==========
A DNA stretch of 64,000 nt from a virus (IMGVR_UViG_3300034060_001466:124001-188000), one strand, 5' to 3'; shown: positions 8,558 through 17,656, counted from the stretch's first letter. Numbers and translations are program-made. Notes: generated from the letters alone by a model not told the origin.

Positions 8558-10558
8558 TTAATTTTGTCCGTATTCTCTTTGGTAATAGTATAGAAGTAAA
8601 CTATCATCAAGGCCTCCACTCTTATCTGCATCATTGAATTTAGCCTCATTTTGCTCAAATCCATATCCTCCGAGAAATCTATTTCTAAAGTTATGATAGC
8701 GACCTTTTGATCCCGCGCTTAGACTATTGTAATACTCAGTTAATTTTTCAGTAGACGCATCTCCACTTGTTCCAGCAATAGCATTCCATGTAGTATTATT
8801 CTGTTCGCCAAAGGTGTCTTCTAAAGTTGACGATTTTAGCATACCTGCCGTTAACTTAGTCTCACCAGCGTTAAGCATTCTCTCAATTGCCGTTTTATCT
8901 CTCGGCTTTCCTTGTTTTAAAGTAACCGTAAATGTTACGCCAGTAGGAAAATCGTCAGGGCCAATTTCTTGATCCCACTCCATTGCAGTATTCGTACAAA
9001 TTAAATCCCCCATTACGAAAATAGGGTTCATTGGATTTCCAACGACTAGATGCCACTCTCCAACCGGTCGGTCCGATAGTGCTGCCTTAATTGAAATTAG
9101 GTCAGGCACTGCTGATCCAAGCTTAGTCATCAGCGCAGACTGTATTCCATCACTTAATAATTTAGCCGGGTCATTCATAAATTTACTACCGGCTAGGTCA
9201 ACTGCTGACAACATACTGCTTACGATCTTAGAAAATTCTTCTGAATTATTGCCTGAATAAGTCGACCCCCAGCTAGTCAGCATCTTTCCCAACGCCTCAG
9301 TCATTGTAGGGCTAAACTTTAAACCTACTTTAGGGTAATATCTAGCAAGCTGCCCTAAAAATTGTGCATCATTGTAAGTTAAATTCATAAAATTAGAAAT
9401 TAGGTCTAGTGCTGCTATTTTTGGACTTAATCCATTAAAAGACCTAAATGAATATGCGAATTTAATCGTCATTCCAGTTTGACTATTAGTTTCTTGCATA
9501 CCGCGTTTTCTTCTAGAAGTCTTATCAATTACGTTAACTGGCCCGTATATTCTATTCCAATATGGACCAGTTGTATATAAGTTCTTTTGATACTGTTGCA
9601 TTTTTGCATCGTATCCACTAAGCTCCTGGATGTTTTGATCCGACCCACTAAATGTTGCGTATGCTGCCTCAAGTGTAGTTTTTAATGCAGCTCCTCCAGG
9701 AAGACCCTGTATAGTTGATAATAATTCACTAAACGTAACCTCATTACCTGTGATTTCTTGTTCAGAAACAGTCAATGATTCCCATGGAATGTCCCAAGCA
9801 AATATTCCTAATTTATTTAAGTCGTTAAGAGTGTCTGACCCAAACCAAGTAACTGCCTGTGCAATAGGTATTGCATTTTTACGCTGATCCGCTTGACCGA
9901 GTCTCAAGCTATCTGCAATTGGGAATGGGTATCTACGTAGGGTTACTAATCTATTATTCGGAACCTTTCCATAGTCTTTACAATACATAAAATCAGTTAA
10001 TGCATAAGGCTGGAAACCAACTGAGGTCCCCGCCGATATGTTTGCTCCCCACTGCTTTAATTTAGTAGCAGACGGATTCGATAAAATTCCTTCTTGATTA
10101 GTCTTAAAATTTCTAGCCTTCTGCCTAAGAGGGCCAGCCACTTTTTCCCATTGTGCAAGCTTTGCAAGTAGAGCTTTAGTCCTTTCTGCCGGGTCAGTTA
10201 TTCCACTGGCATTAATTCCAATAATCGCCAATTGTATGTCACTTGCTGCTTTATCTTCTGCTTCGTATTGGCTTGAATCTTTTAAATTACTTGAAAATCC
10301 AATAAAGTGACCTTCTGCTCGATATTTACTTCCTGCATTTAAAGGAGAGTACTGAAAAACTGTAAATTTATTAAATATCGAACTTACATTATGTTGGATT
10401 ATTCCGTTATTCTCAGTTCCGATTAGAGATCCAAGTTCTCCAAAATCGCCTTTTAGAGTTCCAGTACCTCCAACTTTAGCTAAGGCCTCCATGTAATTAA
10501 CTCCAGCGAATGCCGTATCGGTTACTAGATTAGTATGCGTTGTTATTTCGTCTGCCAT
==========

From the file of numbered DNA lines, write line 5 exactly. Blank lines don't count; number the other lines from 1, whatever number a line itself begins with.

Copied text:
8701 GACCTTTTGATCCCGCGCTTAGACTATTGTAATACTCAGTTAATTTTTCAGTAGACGCATCTCCACTTGTTCCAGCAATAGCATTCCATGTAGTATTATT